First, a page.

by Craig Branch

Introduction

Water baptism is a command to be obeyed in the Christian church. But what one believes about baptism is a crucial issue. The belief that baptism in water is a neces­sary step for justification, believing that baptism changes a person’s state from being lost to being saved, or from being unregenerate to being regenerate (born again), are serious errors. These beliefs were erroneously held by some of the early church fathers such as Justin Martyr and Augustine, and manifests itself in some denominations, sects, and cults today.

There are two major schools of Protestant or Reformed tradition concerning baptism. One view is that baptism is a symbol of identifying with Christ in His death, burial, and resurrection (immersion)-a sign or ordinance representing salvation administered to those who profess faith in Christ. This is sometimes referred to as “believers’ baptism.”

A second Protestant view is that baptism is the sign and seal of the covenant of grace, replacing circumcision for the New Testament community of believers. This sacrament is administered to infants or to new believers who have never been baptized by sprinkling or pouring. Many believe that the sign confers grace, picturing but not effecting regeneration, cleansing of sin and union with Christ.

The scope of this mini-profile will be to discuss the heretical side of the question of baptism, focusing on the belief in baptism as a necessary step to receive justification or salvation. To insist that water baptism is a command which must be obeyed as a normative prerequisite to receive justification or enter into a saved (safe) state, in Christ, actually serves to corrupt or significantly obscure the gospel of grace at its core (Galatians 1:6-7).

Any group which believes that baptism is an instru­mental cause of justification (usually defined as being made righteous), will invariably include other instrumen­tal means by which justifying grace is received. Whether people call these other instruments sacraments, acts of obedience, obeying the gospel, works of faith, etc., they are still actually trusting in their own ability or works (albeit with God’s help) to perform well enough to merit eternal life.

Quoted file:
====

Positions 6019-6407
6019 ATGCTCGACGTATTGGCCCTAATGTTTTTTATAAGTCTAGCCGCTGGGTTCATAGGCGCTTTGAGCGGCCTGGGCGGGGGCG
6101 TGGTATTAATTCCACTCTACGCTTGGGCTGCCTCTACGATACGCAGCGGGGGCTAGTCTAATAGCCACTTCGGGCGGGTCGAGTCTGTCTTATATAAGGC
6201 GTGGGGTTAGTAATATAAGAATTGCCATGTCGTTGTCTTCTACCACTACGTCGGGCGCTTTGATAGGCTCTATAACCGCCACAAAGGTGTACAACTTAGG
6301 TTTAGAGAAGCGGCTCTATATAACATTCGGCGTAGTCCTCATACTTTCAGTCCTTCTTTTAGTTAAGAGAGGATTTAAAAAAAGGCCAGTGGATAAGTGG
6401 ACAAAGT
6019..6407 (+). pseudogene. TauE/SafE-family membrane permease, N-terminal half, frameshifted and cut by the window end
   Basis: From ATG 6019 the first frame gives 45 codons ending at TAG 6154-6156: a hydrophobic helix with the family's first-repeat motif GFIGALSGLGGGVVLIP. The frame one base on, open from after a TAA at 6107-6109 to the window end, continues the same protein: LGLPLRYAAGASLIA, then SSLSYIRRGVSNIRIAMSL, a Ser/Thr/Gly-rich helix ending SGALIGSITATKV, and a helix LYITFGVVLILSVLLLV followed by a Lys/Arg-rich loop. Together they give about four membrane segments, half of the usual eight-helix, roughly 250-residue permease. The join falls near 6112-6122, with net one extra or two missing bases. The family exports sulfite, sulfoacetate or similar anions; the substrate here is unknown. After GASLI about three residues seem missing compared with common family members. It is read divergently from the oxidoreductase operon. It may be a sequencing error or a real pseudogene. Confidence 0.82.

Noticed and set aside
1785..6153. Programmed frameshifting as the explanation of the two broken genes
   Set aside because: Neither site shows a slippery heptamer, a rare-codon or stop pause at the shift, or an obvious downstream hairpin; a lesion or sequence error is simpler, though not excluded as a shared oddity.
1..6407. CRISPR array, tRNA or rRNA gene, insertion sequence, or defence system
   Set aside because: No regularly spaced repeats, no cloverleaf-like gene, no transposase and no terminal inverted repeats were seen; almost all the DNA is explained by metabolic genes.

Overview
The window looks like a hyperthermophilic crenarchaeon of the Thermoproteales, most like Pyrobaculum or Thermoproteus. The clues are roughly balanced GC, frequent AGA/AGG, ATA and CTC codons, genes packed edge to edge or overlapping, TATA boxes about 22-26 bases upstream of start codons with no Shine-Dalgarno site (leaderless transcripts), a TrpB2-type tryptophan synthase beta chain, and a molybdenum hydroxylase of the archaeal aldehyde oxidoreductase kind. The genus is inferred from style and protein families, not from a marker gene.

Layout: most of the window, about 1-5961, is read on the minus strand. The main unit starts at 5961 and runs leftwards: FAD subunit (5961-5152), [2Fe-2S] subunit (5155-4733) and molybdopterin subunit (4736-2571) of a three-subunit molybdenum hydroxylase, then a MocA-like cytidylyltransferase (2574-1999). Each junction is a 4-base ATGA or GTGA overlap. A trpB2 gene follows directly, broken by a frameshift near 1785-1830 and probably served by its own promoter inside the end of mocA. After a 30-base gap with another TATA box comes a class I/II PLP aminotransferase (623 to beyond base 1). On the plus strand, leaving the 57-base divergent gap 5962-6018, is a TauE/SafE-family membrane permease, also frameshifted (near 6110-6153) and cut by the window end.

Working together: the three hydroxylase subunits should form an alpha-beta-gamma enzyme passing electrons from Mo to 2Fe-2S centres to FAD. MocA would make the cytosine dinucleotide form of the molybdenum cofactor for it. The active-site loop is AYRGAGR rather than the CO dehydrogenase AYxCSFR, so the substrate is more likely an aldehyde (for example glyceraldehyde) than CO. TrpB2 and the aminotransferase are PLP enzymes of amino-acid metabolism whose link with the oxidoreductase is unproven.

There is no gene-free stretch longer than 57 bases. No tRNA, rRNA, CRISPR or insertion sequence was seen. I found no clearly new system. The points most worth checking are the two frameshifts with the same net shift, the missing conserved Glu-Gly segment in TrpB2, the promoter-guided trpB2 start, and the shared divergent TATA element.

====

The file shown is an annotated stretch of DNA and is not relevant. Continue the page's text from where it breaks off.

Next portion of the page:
Upon consulting the authoritative texts and writings of these groups it is found that they use basically the same concepts, statements, and Bible verses to explain their position. The most common proof-texts used are John 3:5: Mark  16:16; Acts 2:38; 22:16;  Romans 6:3-4; Galatians 3:27; Colossians 2:12; 1 Peter 3:20-21.

What Do They Believe?

Religions such as Roman Catholicism, Seventh-day Adventism, Mormonism, United Pentecostalism (and other Oneness churches), most Churches of Christ and Eastern Orthodoxy teach that final salvation is dependent on one being made righteous through a cooperative effort of one’s own obedience. The instrumental causes of that obedience (infused righteousness) are water baptism and the addition­al issue of obedience that effects salvation. Some examples are:

The Church of Jesus Christ of Latter-day Saints (Mormons) proclaim, “We must be  baptized for the remission of sins… to become members of the Church of  Jesus Christ… before we can receive this gift of the Holy Ghost” (Gospel Principles, pp. 124, 127). Most of  the  Churches of  Christ (Campbellites) teach that the blood of Christ isn’t effective until one is baptized. Well known past church of Christ leaders David Lipscomb and E.G. Sewell wrote “Baptizing them into the name of the Father, Son, and Holy Spirit puts them into the enjoyment of all the blessings to be received in Christ, the blood of Christ, the remission of sins, the fellowship of God…. baptism is essential to entrance unto Christ. Water is the medium through which in baptism, we pass from a state of sin and  condemnation into a state of acceptance and favor with God” (Questions Answered, pp. 36, 39-40, emphasis added).